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The Angelic Messenger to the Gentiles

by Fr. John A. Hardon, S.J.

At the dawn of Christianity, an angel of the Lord was sent to the Virgin Mary to tell her that she was to be the mother of the Messiah. Since the Jews were the Chosen People of God, it was consistent with Divine Providence to have the Messiah born among the Jews. It was also consistent that Mary, the mother of the Messiah, was a Jewish maiden betrothed to the Jewish man named Joseph. It was further consistent that the angel told Mary that her Son would occupy the throne of David, the king of the Jews, and that His kingdom over the house of Jacob would be forever.

But once the Messiah came into the world, proclaimed His gospel, was crucified, rose from the dead, and ascended into heaven, another angel was sent from God to announce that Christianity was not only for the Jews. It is not only that most of His own people did not accept Him, in fact crucified Him because, as the people cried out, “We have no king but Caesar.”

The gospel of Jesus Christ was intended for the whole of mankind. The Savior told the apostles, just before His ascension, to preach the gospel to all nations. He told them they would be His martyr witnesses to the very ends of the earth.

Consistent with the proclaimed universality of Christ’s message of salvation, an angel was sent to a devout Gentile. To whom was this Gentile to report? Logically, we should say, to Christ’s vicar on earth, the apostle Peter.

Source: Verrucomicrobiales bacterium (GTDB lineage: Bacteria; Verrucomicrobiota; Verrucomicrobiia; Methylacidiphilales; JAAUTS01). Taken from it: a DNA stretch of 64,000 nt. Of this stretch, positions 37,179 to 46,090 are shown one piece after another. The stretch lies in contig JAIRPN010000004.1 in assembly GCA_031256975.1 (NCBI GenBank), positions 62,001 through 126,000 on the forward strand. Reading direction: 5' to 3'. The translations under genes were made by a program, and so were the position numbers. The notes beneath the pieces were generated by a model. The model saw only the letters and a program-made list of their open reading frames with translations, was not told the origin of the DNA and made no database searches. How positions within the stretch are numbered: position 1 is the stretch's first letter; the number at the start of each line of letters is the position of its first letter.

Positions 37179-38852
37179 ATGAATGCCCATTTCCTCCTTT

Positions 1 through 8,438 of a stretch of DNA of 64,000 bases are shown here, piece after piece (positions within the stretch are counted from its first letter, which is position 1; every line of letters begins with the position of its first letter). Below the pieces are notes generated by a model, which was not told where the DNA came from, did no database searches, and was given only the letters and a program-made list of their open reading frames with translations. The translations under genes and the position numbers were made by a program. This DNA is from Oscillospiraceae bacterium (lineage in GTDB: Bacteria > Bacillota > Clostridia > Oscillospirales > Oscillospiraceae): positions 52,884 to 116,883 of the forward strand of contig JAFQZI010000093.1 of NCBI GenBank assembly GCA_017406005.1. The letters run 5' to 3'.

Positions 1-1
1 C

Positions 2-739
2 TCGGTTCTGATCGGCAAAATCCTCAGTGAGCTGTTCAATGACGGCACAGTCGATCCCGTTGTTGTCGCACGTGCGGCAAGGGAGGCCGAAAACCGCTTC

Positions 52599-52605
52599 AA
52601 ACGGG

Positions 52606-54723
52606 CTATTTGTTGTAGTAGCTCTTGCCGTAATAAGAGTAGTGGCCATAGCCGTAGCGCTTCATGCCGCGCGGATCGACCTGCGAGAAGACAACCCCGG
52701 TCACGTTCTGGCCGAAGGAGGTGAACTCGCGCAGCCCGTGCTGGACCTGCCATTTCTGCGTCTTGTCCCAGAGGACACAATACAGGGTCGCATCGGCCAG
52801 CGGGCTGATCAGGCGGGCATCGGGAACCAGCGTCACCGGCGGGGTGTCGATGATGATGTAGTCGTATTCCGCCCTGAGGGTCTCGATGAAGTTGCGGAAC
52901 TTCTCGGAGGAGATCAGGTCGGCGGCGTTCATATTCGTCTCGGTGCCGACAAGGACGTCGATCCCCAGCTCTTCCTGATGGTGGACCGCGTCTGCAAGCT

Our three stages in this meditation will be the customary narrative from St. Luke’s Acts of the Apostles, followed by an exposition of the meaning of the angelic communication, and concluding with a prayerful reflection, all of this means to us.

Before we go any further, there is wisdom in reminding ourselves that the role of the angels as messengers of the Most High is not only consistent but constant from the first pages of Matthew’s gospel to the closing verses of the Apocalypse. The Holy Spirit would not be more emphatic in telling us: Believe in the angel! Honor the angels! Pray to the angels! Expect the angels to be my messengers to you now as they were my messengers through the opening century of Christianity.

St. Luke devotes a whole chapter in the Acts of the Apostles to the angelic visitation of the Gentile Cornelius in the baptism of his whole family. This chapter marks the turning point in Christian history. For twenty centuries, the Chosen People of Israel were prepared for the coming of the Messiah. In God’s providence, they were to have accepted the Redeemer. They were in turn to be the agents, shall we call them missionaries, sent by Yahweh to bring the good news to the whole world.